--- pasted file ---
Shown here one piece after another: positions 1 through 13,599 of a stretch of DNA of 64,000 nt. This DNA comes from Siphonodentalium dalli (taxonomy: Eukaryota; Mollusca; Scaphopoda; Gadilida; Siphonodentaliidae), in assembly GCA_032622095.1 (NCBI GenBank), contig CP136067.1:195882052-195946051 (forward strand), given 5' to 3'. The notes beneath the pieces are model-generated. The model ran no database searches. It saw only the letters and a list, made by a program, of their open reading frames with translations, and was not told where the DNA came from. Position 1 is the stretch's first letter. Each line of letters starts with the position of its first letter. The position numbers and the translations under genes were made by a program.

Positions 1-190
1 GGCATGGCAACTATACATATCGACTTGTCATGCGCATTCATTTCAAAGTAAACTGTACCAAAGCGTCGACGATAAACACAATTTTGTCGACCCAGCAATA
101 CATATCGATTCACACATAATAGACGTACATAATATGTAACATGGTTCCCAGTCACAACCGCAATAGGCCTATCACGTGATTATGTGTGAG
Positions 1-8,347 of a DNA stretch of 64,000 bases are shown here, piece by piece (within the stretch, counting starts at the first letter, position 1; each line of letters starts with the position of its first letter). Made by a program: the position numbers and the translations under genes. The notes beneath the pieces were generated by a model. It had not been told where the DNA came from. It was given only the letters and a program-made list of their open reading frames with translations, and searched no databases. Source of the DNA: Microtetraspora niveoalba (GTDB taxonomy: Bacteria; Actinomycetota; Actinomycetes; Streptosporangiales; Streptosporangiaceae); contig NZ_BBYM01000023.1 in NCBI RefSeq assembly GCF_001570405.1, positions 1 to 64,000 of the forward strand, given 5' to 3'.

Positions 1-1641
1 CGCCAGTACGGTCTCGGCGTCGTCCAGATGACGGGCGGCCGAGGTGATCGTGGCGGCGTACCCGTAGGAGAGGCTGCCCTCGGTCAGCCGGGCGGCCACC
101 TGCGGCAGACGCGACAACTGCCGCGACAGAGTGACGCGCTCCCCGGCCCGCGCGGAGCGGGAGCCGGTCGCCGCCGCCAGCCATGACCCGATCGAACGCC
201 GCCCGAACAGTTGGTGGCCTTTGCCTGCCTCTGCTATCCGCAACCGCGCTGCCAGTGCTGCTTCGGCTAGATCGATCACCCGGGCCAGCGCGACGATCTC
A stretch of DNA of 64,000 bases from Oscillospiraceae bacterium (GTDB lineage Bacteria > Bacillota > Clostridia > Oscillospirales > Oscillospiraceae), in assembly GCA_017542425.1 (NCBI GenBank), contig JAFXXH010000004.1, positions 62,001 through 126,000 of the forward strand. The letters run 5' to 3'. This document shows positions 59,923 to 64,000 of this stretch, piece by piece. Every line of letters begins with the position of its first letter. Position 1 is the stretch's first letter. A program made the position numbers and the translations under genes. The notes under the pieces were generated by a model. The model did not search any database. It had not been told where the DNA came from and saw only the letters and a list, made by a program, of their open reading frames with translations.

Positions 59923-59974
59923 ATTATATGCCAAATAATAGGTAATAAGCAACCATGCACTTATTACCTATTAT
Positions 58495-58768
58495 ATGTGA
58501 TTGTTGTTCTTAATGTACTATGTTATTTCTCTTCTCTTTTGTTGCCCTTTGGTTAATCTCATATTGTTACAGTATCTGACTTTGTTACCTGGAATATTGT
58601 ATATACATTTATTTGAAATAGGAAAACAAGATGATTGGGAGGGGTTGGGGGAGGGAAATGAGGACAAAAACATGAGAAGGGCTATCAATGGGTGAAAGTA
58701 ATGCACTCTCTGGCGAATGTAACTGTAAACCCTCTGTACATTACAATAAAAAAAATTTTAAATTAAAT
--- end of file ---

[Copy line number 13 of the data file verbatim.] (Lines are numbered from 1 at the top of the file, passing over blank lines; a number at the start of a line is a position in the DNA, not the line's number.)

Positions 58495-58768